Strickland v. Goguen, 19-2104

CourtUnited States Courts of Appeals. United States Court of Appeals (1st Circuit)
Writing for the CourtTHOMPSON, Circuit Judge.
Citation3 F.4th 45
Parties Jason STRICKLAND, Petitioner, Appellant, v. Colette GOGUEN, Superintendent, NCCI Gardner, Respondent, Appellee.
Docket NumberNo. 19-2104,19-2104
Decision Date30 June 2021

Ira L. Gant and the Committee for Public Counsel Services, for the appellant.

Maura Healey, Attorney General of Massachusetts, and Susanne G. Reardon, Assistant Attorney General, for the appellee.

Before Lynch, Thompson, and Kayatta, Circuit Judges.

THOMPSON, Circuit Judge.

A jury convicted petitioner Jason Strickland of multiple counts of assault and battery on his step-daughter Haleigh Poutre who was eleven years old when the final attack landed her near death in the hospital.1 After Massachusetts' state courts denied Strickland's appeals, he migrated to the United States District Court for the District of Massachusetts, seeking a writ of habeas corpus via 28 U.S.C. § 2254 as amended by the Antiterrorism and Effective Death Penalty Act (AEDPA). Strickland alleged violations by the trial court of his constitutional rights "to present a complete defense" and to have effective assistance of counsel, and the district court denied his petition. See Strickland v. Goguen, No. 16-cv-11364-ADB, 2019 WL 4675031, *1 (D. Mass. Sept. 25, 2019). Before us, Strickland repeats those claims. After careful consideration and mindful of AEDPA's strict requirements, we affirm.


In scrutinizing a state conviction on habeas review pursuant to AEDPA, we accept the state court's factual findings. See Dorisca v. Marchilli, 941 F.3d 12, 14 (1st Cir. 2019) (quoting Hensley v. Roden, 755 F.3d 724, 727 (1st Cir. 2014) ). If the Supreme Judicial Court of Massachusetts, the Commonwealth's highest court, has declined to review the conviction, then we can rely upon the " ‘last reasoned decision’ issued by the Massachusetts Appeals Court" (MAC) in crafting the factual and procedural narrative. Id. (quoting King v. MacEachern, 665 F.3d 247, 252 (1st Cir. 2011) ). We do so here, supplementing with facts from the record where appropriate. See Companonio v. O'Brien, 672 F.3d 101, 104 (1st Cir. 2012) (citing Yeboah-Sefah v. Ficco, 556 F.3d 53, 62 (1st Cir. 2009) ). A heads-up to the reader, the details of what unfolded are disturbing.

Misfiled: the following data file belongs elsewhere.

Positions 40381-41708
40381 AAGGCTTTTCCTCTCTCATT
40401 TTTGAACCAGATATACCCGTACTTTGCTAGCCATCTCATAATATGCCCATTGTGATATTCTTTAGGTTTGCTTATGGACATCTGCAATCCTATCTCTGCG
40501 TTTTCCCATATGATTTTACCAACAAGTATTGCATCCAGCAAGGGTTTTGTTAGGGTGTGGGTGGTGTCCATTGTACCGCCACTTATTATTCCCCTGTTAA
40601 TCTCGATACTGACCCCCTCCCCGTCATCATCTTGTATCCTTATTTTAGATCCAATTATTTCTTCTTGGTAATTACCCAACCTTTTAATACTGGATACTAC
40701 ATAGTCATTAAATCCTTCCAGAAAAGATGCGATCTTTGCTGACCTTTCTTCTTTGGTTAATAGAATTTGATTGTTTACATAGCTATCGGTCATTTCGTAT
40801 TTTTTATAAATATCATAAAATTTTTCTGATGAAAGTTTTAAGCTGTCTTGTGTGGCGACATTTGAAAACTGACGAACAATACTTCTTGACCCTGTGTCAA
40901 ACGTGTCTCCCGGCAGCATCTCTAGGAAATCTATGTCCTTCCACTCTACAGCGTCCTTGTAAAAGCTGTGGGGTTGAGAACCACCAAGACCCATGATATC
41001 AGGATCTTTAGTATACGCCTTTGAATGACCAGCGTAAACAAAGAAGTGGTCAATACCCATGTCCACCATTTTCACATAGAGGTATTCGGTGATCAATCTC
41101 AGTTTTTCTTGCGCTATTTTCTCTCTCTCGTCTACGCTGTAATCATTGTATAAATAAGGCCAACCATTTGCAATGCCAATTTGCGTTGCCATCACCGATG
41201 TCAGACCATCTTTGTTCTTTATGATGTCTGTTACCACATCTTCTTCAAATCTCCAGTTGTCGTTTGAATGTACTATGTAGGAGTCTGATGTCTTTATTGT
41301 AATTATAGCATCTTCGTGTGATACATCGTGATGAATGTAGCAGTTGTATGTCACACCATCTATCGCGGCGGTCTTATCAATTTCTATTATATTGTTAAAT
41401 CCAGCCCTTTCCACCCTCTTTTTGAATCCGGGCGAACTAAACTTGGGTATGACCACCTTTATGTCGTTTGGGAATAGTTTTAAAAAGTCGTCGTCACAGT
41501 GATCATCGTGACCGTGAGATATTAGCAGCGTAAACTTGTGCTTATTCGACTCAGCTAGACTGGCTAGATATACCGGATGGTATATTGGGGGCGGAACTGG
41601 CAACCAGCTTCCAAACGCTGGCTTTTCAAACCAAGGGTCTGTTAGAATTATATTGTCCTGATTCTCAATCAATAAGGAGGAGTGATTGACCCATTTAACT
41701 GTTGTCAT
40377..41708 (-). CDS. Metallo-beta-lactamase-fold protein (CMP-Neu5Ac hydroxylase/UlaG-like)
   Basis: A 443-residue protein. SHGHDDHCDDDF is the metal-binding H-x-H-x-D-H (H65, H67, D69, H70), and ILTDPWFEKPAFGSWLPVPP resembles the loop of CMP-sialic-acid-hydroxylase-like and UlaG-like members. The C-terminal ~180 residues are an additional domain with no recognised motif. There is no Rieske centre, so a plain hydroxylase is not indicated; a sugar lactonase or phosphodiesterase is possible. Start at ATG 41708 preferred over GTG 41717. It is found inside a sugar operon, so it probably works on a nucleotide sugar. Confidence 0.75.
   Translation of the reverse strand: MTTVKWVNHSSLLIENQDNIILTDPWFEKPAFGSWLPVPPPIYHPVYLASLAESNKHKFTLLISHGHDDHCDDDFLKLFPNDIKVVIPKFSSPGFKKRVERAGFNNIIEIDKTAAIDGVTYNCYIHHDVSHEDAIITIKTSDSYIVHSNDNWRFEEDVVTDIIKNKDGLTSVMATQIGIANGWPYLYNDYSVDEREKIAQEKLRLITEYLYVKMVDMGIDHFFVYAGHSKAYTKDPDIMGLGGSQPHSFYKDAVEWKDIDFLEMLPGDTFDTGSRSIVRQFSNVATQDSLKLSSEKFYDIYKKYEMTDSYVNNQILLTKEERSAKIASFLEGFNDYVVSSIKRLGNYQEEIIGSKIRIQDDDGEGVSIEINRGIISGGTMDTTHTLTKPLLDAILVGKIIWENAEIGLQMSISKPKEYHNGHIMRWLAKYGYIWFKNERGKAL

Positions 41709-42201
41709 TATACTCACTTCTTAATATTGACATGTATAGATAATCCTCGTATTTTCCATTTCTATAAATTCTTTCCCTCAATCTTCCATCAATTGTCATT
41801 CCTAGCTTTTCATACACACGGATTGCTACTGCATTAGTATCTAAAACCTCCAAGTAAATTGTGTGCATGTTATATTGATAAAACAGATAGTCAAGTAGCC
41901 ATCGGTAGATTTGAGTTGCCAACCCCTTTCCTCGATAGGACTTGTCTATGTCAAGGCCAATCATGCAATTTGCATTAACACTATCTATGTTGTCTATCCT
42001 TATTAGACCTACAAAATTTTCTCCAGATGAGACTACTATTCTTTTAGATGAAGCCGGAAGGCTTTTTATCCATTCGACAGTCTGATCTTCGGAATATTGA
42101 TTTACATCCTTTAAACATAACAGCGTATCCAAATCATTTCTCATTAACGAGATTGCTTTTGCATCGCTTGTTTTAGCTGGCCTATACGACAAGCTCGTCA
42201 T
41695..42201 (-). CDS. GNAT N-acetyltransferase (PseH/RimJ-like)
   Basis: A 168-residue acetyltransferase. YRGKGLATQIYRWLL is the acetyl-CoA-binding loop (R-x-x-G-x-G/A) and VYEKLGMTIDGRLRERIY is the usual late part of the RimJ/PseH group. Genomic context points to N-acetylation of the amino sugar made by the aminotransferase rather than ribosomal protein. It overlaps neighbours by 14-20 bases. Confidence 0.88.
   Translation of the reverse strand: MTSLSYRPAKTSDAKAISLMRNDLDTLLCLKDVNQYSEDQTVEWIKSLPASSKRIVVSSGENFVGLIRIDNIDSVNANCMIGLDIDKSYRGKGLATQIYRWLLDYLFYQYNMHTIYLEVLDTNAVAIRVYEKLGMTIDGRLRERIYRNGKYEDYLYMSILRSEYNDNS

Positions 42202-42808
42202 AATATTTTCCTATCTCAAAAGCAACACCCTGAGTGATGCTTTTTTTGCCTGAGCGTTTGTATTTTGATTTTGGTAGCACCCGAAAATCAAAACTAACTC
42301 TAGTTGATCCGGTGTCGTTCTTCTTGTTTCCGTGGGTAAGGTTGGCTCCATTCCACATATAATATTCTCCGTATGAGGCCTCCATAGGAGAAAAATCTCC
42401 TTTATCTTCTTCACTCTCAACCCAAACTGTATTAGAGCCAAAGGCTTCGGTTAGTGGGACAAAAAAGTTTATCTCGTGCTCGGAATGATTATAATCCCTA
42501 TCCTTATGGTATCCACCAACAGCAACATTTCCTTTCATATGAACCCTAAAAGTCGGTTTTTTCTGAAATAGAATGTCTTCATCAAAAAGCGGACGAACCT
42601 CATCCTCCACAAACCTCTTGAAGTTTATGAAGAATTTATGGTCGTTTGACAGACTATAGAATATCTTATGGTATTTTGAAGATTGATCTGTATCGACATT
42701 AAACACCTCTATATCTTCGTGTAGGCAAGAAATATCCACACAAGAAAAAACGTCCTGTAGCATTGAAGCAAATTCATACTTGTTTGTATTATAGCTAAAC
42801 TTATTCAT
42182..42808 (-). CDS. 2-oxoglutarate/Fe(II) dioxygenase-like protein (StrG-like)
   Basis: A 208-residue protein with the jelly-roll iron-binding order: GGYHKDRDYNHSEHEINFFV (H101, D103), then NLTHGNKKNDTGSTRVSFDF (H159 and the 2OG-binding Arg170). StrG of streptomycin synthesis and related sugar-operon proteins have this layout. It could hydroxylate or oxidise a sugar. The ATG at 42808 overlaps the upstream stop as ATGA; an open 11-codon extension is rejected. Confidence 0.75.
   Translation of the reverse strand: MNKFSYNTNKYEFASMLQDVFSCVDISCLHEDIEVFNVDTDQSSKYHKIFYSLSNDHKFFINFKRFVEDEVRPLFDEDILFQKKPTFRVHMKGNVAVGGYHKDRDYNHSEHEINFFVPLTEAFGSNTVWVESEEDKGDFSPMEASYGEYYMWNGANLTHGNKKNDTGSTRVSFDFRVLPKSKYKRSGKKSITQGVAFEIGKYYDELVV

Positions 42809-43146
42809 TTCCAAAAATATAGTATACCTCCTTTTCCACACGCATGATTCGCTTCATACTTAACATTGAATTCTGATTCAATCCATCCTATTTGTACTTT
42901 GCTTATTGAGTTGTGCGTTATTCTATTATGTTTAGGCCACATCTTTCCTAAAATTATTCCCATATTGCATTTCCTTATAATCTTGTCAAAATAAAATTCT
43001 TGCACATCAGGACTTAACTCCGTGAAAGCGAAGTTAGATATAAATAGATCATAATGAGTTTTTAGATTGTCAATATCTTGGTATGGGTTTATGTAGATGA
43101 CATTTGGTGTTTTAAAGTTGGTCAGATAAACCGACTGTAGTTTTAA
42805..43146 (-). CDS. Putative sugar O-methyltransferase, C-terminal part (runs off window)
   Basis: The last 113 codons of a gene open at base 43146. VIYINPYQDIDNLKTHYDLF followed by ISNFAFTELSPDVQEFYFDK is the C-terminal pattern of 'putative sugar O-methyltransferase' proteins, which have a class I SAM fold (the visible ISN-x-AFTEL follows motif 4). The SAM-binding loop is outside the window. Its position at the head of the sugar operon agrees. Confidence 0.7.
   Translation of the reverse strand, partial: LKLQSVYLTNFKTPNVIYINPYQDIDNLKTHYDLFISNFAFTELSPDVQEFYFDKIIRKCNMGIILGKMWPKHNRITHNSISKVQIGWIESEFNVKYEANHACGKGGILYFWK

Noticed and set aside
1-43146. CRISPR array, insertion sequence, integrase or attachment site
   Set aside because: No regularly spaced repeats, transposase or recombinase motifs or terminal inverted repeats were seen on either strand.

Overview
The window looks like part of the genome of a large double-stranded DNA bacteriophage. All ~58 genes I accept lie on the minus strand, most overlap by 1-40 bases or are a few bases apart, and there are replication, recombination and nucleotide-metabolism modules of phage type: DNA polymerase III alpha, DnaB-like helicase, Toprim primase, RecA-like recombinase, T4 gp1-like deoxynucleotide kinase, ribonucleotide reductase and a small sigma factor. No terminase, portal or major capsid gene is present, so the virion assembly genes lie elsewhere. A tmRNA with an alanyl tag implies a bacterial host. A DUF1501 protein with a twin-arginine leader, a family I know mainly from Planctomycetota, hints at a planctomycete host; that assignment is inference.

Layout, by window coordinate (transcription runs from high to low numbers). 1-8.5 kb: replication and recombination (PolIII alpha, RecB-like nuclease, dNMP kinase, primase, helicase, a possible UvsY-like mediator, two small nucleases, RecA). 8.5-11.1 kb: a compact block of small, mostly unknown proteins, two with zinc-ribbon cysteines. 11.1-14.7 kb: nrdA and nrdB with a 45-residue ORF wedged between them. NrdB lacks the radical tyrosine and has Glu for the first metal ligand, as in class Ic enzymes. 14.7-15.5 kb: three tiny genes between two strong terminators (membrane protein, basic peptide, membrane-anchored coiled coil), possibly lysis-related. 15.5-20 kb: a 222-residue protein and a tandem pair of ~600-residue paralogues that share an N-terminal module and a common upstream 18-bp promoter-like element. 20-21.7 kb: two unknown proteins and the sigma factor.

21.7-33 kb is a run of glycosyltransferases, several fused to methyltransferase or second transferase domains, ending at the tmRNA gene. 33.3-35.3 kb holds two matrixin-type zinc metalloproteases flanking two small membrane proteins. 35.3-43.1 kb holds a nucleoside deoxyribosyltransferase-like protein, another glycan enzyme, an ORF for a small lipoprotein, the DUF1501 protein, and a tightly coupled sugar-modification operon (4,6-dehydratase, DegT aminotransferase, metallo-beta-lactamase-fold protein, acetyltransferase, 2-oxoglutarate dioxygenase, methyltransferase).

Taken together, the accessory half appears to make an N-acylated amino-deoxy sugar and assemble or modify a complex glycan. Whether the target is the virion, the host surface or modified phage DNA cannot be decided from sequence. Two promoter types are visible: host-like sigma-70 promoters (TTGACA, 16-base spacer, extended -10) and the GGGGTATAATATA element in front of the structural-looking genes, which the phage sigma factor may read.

The Abuse

The MAC starts its recitation of the story at the end: "When ... Haleigh Poutre arrived at the hospital on September 11, 2005, she was unconscious and barely breathing, her pale, emaciated body was covered in bruises and huge burns." Commonwealth v. Strickland, 87 Mass.App.Ct. 46, 23 N.E.3d 135, 138 (2015). Her "face was bloody, bruised, and distorted," and "the back of her head was swollen, lacerated, and bleeding." Id. In trying to save Haleigh's life, doctors described her head as "boggy" because of the amount of blood pooling in her skull. Id. at 139. She could barely breathe, her vital signs hovered around death (her body's core temperature was only eighty-one degrees), and she was both unconscious and unresponsive. See id. Additional signs such as fixed pupils and "postur[ed]" limbs "signal[ed] a traumatic brain injury

." Id. Doctors also discovered evidence of other abuse. Haleigh bore injuries on her wrists consistent with wearing restraints, cigarette burns covered her left foot and left arm, lacerations scarred her buttocks, and "other injuries of varying age [covered her] from her head to her toes." Id. at 139 & n.3.

Haleigh's injuries occurred over the course of years, but we will start with the traumatic head injury

, which brought her to the hospital and which spurred the police to investigate Strickland. At the time she sustained the brain injury Haleigh lived with her adoptive mother Holli Strickland (who also happened to be Haleigh's maternal aunt) and her stepfather Strickland. See

id. at 140.

According to eyewitness testimony from Holli's biological daughter (let's call her J),2 on September 10, 2005, the day before Haleigh's hospitalization, the Stricklands kicked Haleigh down the basement staircase. See id. And this was not the first time. See id. Alicia Weiss -- the Stricklands' neighbor and sometimes babysitter, and Holli's close friend -- testified to observing Holli kick Haleigh down the basement stairs repeatedly in 2005, forcing Haleigh to unfurl herself from the floor at the bottom and return to the top where she suffered the routine over and over. Although, according to Weiss, Strickland was not present for this earlier staircase abuse, J testified that sometime in the afternoon or early evening of September 10 (one of the Commonwealth's experts at trial estimated that the injury occurred around 4 P.M.) Strickland participated in the stair-kicking torment. Id. at 139-40. While Haleigh was sprawled on the basement floor, J remembered Strickland then shaking Haleigh at the bottom of the stairs to rouse her before next carrying her limp body upstairs, initially putting her into an empty bathtub on the first floor and then placing her into bed.3 See id. at 140.4